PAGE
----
The city of Akashi in Hyogo Prefecture will install makeshift diners to provide meals for disadvantaged children in cooperation with local communities, officials said Tuesday.
The service, commonly known as “children’s diners,” provides food for free or at a low price for people including children from low-income, single-parent households and children who have to dine alone as their parents are both working.
While such diners have been sprouting up on a private basis in Japan, the officials said it is rare for an administrative body to take the initiative in setting them up to cover such a wide area.
The city plans to set up the diners in all of its 28 elementary school districts by fiscal 2017 and enable diner staff to share children’s information with schools, child consultation centers and other bodies to provide necessary support to those in need.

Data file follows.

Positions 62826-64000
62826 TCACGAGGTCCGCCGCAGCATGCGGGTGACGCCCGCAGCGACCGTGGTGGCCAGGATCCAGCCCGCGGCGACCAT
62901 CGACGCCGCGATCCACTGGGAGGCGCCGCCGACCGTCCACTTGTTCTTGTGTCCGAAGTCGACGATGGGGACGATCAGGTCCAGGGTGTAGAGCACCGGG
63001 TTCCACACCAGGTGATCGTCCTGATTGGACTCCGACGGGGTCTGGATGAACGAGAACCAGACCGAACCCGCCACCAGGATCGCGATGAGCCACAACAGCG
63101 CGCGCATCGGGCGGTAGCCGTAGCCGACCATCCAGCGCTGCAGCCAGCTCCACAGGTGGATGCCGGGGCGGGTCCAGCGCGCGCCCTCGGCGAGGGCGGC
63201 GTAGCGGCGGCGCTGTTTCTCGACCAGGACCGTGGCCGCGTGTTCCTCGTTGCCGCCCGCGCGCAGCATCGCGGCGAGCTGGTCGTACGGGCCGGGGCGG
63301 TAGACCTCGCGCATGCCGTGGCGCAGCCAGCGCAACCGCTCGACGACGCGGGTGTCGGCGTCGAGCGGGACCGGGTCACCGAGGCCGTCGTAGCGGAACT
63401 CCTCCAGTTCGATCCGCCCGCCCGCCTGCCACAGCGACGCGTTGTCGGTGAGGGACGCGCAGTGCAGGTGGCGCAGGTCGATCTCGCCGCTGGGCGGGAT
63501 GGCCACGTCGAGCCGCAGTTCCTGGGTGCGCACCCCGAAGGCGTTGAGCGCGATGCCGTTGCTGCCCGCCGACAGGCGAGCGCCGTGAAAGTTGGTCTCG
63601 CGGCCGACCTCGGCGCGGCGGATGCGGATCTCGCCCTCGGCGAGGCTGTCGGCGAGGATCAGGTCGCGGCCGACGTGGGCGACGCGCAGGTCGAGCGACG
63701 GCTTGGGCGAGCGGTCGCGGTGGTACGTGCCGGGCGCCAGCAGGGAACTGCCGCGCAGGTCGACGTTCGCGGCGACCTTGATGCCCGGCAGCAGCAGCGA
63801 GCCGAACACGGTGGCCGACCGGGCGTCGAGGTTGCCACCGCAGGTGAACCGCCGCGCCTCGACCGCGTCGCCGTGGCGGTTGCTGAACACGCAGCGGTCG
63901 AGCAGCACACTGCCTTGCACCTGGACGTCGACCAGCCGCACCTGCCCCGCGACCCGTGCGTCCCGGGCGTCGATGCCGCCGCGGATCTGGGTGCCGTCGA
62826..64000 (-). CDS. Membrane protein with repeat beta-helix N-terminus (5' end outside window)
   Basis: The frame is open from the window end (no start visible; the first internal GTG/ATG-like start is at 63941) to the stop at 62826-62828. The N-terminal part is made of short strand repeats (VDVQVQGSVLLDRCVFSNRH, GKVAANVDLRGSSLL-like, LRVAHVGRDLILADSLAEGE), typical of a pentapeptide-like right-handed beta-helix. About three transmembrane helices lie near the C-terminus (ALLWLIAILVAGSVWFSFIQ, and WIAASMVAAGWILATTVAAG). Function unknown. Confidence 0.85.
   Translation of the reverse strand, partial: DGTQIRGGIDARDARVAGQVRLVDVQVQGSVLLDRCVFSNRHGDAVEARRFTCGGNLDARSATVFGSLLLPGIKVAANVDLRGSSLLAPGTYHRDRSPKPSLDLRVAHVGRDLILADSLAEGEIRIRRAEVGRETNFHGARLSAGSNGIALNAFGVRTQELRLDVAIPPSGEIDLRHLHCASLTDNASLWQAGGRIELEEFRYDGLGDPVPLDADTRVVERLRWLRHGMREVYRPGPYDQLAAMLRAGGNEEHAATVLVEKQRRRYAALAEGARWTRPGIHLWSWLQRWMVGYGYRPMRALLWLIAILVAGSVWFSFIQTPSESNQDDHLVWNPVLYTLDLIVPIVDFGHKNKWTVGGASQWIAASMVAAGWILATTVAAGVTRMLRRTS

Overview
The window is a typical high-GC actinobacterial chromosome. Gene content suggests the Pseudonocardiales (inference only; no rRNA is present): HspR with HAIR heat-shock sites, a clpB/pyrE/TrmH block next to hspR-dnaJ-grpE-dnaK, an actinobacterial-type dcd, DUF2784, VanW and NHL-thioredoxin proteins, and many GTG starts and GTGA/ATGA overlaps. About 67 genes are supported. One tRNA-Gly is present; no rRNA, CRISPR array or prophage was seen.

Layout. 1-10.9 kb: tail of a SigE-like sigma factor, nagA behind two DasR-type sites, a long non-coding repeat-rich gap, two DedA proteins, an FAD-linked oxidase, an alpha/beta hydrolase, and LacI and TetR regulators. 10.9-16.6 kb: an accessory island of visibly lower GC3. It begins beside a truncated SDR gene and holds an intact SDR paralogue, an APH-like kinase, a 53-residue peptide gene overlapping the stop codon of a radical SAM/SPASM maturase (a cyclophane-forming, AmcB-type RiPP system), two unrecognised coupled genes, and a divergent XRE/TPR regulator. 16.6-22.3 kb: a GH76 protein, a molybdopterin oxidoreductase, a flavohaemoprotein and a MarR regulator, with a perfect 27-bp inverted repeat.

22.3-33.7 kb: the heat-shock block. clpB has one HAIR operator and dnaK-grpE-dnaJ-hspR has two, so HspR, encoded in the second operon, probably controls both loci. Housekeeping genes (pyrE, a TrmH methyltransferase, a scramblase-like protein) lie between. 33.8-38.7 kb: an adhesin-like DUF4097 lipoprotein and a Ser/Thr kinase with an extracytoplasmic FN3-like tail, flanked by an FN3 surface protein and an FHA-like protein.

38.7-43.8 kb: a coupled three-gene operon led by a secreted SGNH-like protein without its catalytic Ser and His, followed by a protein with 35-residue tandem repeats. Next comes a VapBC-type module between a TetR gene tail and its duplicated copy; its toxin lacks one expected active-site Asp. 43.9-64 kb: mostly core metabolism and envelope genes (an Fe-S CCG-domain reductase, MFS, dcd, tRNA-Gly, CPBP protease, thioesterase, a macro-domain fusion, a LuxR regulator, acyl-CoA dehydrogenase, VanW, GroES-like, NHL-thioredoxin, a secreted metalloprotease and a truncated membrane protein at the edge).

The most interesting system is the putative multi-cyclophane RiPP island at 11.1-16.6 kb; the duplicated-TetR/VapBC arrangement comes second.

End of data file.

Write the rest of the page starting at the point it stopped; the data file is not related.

“We want to make the diners a place where we work with local communities and grasp what kind of situations the children are in,” said Akashi Mayor Fusaho Izumi.
Allocating a budget of 5 million yen ($48,000) for fiscal 2016, the city plans to set up the first five to 10 such diners at public halls, schools and other facilities by March and offer the service once or twice a week.
The main target of the service is elementary school students but children in junior high schools and high schools can also join the service, according to the officials.